Bulworth | Chicago Reader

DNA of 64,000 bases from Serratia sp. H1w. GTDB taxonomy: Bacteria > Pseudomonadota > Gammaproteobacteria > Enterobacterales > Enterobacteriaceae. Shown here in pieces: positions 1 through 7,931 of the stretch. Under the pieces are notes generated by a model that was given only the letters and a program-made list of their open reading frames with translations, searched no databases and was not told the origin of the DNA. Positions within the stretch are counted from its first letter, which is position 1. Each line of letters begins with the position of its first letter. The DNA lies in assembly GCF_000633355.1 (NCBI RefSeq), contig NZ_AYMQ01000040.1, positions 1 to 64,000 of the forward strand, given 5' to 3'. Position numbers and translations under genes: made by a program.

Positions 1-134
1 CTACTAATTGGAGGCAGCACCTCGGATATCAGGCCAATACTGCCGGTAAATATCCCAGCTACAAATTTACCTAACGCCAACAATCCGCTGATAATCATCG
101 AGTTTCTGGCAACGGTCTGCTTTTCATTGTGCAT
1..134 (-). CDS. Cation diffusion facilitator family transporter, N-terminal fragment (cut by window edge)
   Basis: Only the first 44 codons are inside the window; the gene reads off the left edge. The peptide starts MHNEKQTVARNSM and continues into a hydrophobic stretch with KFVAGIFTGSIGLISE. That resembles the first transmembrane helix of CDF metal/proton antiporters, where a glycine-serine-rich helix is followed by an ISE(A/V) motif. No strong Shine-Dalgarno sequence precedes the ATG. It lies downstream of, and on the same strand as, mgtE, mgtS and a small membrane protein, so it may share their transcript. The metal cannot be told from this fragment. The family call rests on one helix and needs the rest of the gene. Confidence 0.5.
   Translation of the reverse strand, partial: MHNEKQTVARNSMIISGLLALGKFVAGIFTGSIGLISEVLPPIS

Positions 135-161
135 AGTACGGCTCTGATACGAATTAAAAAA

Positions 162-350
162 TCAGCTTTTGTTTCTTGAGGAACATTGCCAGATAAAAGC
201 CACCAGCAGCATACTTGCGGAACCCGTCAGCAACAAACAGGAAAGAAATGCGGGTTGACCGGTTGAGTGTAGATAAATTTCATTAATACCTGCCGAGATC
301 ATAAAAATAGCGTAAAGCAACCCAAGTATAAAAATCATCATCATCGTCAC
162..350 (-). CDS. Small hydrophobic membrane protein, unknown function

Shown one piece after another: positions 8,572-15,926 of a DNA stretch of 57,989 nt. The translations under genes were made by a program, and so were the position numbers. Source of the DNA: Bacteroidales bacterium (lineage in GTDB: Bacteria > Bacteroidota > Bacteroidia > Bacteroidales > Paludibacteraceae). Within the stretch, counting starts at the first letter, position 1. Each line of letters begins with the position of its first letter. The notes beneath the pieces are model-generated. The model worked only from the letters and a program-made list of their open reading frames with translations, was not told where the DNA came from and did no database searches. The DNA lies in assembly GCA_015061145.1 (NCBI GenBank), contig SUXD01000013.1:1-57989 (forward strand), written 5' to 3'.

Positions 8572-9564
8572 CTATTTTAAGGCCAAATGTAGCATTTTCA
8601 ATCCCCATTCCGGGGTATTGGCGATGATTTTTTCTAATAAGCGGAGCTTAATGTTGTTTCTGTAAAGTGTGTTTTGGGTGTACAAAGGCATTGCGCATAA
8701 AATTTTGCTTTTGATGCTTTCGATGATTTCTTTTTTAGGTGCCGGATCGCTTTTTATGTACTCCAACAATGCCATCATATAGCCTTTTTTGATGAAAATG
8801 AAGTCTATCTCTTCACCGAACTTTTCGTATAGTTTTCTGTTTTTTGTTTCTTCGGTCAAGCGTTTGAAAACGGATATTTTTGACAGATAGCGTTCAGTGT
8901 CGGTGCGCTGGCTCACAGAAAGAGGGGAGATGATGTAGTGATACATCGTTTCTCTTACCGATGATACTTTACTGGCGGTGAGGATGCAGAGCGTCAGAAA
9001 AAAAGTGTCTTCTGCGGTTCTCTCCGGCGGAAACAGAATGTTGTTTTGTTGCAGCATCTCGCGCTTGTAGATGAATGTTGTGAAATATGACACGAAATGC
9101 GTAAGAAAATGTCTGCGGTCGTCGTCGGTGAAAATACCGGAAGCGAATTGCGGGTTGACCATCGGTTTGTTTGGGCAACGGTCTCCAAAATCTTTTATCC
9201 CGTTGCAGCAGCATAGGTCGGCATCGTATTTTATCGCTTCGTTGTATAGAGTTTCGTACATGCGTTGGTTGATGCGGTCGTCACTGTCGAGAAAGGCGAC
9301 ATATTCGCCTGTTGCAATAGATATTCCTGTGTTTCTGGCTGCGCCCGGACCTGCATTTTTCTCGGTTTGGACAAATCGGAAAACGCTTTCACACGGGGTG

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Throwing caution to the wind, producer-director-cowriter-star Warren Beatty sounds off about politics, delivering his funniest and liveliest film to date (1998). Beatty plays a senator up for reelection who suffers a nervous breakdown, takes out a contract on himself, and with nothing to lose finds himself blurting out what he actually believes—mostly in the style of street rap. He addresses the lies of the government in general and the Democratic Party in particular, especially regarding black people, and once he starts hanging out with the daughter of Black Panthers (Halle Berry), whether the two of them will have sex becomes more of an issue than whether he'll get reelected. This lacks the craft of Preston Sturges or Frank Capra, but it offers a personal statement that may be just as important, and some of it equals Richard Pryor's concert films in farcical candor and reckless energy. Coscripted by Jeremy Pikser; with Oliver Platt, Jack Warden, Paul Sorvino, Don Cheadle, Amiri Baraka, and lots of enjoyable cameos. R, 108 min.

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